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Quarterly profit, revenue slides at Emmis

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Emmis Communications Corp. reported a larger loss on lower revenue in its latest quarter, largely due to last year's sale of a group of radio stations and cheaper advertising rates.

The Indianapolis-based media company said Thursday morning that  it lost $5 million, or 13 cents per share, in the fiscal first quarter ended May 31 compared with $4.6 million, or 12 cents per share, in the year-ago period.

Revenue fell 7.1 percent, to $56.8 million.

Emmis attributed the revenue decline to the September 2011 sale of its portion of Merlin Media LLC to a private equity firm for $120 million. The stations are not considered discontinued operations because Emmis still retains a non-controlling equity ownership stake in them.

The two Chicago stations and one New York station involved in the Merlin sale accounted for $25.3 million in revenue in fiscal 2011, which ended Feb. 28, and a profit of $1.4 million, Emmis said.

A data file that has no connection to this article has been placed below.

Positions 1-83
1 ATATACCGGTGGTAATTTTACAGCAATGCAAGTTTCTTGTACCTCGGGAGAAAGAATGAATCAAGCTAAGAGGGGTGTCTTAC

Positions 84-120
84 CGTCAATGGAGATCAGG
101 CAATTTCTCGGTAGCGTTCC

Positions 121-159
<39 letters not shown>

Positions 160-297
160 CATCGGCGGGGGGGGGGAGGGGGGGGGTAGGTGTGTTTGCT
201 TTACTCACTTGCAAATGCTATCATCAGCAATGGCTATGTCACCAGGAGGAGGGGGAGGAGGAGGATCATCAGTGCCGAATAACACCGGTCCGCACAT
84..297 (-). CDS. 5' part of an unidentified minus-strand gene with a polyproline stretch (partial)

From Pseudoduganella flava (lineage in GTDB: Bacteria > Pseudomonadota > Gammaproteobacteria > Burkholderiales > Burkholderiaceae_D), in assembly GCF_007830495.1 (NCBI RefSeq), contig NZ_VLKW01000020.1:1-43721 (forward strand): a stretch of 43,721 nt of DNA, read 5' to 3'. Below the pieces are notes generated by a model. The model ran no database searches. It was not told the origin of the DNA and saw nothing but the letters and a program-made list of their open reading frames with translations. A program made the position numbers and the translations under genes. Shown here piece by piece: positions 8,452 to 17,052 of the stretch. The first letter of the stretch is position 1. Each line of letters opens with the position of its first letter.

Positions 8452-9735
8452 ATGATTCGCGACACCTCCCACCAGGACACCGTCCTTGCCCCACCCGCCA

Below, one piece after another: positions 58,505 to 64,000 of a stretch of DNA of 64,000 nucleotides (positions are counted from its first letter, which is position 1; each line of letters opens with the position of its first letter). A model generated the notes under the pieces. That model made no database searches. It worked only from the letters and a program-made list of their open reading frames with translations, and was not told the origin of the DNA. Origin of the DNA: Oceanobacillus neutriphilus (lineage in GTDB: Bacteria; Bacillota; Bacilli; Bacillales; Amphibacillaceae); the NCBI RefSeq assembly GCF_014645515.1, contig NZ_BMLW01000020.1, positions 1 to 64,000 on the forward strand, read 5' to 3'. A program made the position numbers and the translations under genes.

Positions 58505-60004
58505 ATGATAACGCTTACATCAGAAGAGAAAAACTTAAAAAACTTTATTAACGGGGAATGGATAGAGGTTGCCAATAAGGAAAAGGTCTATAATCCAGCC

Excluding the sale, radio revenue would have increased $700,000, or 1.8 percent, in the fiscal first quarter, Emmis said.

Total radio revenue for the quarter fell 11 percent, to $40.4 million, as the average rate per minute for advertising dipped 2.9 percent from the fiscal first quarter in 2011. Advertising minutes sold increased 4.9 percent.

Quarterly revenue from publishing operations increased 4 percent, to 16.4 million, mostly due to the strong performance of its Texas Monthly and Los Angeles Magazine publications, Emmis said.

Emmis owns 17 FM and two AM radio stations nationwide, and seven city and specialty magazines. Locally, it operates WFNI-AM 1070, WIBC-FM 93.1, WLHK-FM 97.1 and WYXB-FM 105.7, as well as Indianapolis Monthly magazine.

Company shares opened trading Thursday morning at $1.79, not far off their 52-week-high closing price of $1.84.
 

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  • Slide
    Sad, but it looks like a slow and steady decline for this Indy based company since they peaked around 1990.
  • Slide
    Sad, but it looks like a slow and steady decline for this Indy based company. They peaked about 22 years ago and have been sliding ever since.

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